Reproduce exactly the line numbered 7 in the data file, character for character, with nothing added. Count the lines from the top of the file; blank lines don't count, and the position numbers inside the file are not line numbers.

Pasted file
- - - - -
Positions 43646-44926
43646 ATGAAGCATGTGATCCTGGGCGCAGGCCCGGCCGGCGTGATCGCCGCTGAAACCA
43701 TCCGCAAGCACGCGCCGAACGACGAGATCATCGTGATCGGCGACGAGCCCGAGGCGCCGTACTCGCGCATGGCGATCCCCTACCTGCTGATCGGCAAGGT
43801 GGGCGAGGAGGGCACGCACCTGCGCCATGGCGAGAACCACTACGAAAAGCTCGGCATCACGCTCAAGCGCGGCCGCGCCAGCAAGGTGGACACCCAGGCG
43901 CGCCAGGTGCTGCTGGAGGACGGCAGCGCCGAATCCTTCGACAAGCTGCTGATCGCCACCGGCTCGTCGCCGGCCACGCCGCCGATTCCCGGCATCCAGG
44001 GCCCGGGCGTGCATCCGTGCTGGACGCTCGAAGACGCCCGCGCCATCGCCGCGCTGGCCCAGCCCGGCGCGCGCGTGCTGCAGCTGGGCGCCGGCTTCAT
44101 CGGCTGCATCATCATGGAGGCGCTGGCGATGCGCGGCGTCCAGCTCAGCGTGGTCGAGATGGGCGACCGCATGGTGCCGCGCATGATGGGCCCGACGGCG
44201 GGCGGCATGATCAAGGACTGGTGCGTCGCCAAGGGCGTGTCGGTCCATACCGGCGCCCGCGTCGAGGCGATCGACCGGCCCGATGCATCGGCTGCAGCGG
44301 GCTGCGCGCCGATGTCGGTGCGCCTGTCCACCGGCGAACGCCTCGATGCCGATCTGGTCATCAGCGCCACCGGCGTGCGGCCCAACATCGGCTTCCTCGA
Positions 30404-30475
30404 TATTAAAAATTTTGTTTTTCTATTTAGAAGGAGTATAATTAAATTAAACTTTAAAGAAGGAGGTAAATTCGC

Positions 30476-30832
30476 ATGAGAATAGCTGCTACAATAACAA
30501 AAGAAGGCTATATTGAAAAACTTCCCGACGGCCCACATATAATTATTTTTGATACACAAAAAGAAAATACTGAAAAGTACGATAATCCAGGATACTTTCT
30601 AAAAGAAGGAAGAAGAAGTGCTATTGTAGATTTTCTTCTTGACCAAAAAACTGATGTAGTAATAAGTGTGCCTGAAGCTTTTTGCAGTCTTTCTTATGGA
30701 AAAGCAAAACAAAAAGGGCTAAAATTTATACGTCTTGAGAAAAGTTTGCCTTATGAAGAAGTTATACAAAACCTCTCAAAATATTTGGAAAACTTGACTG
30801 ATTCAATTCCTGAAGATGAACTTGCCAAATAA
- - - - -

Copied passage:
44101 CGGCTGCATCATCATGGAGGCGCTGGCGATGCGCGGCGTCCAGCTCAGCGTGGTCGAGATGGGCGACCGCATGGTGCCGCGCATGATGGGCCCGACGGCG